This is a continuation of the discussion of our housing bubble, the debt crisis and global developments as they change the long-term direction of our economy. The column is by David B. Prilliman, who is a principal with Professional Investment Counsel Inc. in El Paso.
“Peligro y pobreza,” a woman named Gloria from El Salvador says to me. “Danger and poverty.” She is explaining why she made the grueling and dangerous 2,000-mile-plus journey from El Salvador to the U.S. border with her family – her daughter, sister-in-law and two children.
Over the last decade, El Paso has seen an increase in the number of quality nonprofit programs and community partnerships – a remarkable growth in the not-for-profit world that helps to address some of our community’s most pressing needs.
As chairman of the Council on Regional Economic Expansion and Educational Development, one of the greatest inspirations I have is hearing from El Paso students about how hard they have worked to get into college and how they will use their college degrees to make a difference in our communit…
The new Texas budget, signed into law by Gov. Greg Abbott last week, offers some big wins for those of us concerned about the oral health – and overall health – of borderland residents.
People and corporations in El Paso and across the country are recognizing the social, economic, cultural and political achievements of women and the call to action is clear: We must accelerate our progress toward gender balance in the workplace and advance women’s economic empowerment.
Public health professionals in the field of tobacco control have been talking about “Tobacco 21” laws for the past several years. This phrase, a nickname of sorts for the effort to raise the sales age of tobacco from 18 years to 21 years, started with the small city of Needham, Massachusetts.
At Texas Tech University Health Sciences Center El Paso, we are always celebrating the accomplishments of our students, faculty and alumni. In 2019, we have all that to celebrate and more, as the Paul L. Foster School of Medicine enters its 10th year of delivering an unparalleled educational…
Well-planned, sustainable development can be good for conserving natural areas. As CEO of a conservation organization, an avid hiker and a believer in wide open spaces, I didn’t come to this conclusion lightly.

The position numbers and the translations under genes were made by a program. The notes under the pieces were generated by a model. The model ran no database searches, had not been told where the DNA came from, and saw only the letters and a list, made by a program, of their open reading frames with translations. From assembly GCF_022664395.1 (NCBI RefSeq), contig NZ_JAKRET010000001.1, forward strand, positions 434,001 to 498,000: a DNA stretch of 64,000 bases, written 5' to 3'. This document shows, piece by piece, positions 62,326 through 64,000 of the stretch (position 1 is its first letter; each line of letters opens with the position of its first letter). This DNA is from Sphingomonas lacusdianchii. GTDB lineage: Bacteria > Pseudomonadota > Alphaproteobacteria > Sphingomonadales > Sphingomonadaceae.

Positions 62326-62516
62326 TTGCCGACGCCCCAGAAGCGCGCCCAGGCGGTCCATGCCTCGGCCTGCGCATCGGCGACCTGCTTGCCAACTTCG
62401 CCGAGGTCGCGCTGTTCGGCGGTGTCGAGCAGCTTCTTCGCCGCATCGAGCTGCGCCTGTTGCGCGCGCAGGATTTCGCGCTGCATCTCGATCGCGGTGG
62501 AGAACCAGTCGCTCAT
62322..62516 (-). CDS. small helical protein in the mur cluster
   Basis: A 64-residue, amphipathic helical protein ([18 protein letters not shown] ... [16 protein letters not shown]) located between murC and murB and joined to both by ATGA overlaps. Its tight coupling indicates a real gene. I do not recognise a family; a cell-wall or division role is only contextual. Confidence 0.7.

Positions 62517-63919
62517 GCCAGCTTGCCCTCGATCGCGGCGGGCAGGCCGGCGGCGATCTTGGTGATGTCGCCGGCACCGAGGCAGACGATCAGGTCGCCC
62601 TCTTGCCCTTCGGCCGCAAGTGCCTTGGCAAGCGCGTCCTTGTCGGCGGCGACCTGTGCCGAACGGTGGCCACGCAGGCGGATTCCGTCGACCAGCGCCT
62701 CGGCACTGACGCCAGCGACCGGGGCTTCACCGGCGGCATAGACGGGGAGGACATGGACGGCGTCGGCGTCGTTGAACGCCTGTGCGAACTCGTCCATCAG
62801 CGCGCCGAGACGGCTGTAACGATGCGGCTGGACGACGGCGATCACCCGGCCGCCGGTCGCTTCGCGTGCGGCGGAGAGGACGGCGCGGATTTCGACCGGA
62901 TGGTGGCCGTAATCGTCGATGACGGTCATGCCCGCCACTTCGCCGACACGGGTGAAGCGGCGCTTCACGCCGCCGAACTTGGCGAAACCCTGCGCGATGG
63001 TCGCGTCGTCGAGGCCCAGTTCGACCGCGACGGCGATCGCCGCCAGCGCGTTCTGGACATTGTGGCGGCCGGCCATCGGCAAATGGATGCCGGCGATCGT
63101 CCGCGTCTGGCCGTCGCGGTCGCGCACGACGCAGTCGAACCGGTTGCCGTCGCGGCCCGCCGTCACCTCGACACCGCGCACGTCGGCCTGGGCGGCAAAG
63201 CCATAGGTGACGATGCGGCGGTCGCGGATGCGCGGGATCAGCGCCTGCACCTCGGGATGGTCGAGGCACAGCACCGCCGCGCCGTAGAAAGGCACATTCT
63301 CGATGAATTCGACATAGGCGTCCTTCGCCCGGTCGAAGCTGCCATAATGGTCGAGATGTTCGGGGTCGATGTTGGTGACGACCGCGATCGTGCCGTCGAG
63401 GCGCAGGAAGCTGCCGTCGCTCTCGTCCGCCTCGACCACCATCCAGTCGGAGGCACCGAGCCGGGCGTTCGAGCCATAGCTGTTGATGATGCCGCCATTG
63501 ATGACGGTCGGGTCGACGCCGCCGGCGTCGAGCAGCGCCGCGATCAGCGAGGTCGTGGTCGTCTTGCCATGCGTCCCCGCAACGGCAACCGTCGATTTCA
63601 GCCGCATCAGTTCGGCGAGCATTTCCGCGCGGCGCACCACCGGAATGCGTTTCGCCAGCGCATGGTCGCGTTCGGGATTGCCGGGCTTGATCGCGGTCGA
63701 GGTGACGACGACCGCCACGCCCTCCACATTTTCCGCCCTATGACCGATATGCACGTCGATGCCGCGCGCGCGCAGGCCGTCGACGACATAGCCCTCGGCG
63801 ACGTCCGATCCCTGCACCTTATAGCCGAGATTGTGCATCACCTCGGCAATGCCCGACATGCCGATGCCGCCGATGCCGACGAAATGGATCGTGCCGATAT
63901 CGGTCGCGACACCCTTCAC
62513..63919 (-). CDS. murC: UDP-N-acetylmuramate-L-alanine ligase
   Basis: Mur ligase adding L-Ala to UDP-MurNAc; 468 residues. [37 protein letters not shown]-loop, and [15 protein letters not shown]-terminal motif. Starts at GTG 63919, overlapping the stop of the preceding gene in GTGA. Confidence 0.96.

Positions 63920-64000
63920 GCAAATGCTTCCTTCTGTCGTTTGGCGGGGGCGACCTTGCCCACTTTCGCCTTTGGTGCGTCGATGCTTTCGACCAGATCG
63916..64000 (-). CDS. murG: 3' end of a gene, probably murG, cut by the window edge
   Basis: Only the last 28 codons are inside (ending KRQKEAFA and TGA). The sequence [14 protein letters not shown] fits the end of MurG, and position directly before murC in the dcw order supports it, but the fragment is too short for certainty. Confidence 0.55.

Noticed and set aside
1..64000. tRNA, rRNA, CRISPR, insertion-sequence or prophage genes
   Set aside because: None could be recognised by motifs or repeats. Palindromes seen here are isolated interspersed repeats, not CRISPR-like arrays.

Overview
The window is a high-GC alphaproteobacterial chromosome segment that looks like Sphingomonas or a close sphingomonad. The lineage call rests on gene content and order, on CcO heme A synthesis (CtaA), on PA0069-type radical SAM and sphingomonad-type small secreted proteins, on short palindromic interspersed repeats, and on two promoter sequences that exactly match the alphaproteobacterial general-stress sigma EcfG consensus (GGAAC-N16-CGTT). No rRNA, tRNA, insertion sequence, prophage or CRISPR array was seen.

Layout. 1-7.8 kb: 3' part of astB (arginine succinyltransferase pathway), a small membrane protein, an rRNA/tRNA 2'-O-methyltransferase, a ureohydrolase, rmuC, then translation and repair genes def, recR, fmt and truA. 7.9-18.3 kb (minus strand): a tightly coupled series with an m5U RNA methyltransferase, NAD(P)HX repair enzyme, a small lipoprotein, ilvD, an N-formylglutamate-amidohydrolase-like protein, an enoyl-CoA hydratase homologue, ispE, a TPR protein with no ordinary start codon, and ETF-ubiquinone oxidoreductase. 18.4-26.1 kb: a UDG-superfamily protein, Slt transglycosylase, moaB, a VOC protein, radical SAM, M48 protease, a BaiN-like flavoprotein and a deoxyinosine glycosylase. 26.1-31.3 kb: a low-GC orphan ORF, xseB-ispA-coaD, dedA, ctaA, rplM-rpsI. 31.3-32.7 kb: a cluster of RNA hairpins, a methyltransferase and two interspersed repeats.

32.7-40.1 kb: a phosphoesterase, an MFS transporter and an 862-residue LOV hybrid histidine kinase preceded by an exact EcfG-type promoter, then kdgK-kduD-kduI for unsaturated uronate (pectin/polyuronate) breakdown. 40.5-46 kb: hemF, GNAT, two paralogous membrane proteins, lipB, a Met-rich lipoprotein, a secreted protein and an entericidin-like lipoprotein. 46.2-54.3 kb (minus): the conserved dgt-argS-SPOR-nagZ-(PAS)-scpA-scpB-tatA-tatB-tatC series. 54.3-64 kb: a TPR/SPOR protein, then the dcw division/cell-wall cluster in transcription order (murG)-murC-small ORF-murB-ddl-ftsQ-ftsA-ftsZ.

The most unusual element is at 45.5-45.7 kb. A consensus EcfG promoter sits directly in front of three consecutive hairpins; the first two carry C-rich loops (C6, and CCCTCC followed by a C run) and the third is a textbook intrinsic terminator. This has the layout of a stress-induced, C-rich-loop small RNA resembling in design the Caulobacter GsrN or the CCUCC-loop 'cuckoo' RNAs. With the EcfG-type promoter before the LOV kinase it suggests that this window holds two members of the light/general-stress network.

When President Barack Obama addressed Congress on Feb. 25, 2009, he explained that “in a global economy, where the most important skill you can sell is your knowledge – a good education is no longer the pathway to opportunity – it’s a prerequisite.” He was emphasizing how in order for youth …
El Paso is the sixth largest city in Texas yet receives less maintenance money than 23 of the 25 transportation districts in Texas. The El Paso Chamber and its members, along with local public entities, including the city, county, Metropolitan Planning Organization and the Camino Real Region…
The El Paso City Council on Monday considered the most significant package of transportation projects in the last decade, which would total well over $1 billion.
Spend a day in Downtown and you will realize that the efforts by the public and private sectors to revitalize the city center are coming to fruition.
It is difficult to identify a single moment when we, as a community, collectively realized that we want better – that we expect more.
So often the issues that affect women are considered “women’s issues” and outside of the conversations regarding economics, health care, education, etc. But “women’s issues” are everyone’s issues.
The El Paso Chamber has completed another successful El Paso Days visit in Austin. We took a record number of members and joined forces with our state delegation, led by state Sen. José Rodríguez, representatives Lina Ortega, César Blanco, Art Fierro and Speaker Pro Tem Joe Moody, to discuss…
All editors have pet peeves. One of mine: when writers use the phrase, “I have no words to describe it.” It’s a cliché and just another way of saying I’m too lazy to try.
When we think about staying on top of our health, we tend to worry about our blood pressure, our cholesterol and our weight. But too often we overlook another critical area of our physical wellbeing – oral hygiene.
When Dr. Diana Natalicio announced her retirement after 30 years of service as president of UTEP, I couldn’t help but feel a profound sense of loss.
Within living memory, political polarization had at least something to do with issues, but in the age of social media, it’s almost entirely about social type. It’s about finding and spreading the viral soap operas that are supposed to reveal the dark hearts of those who are in the opposite s…
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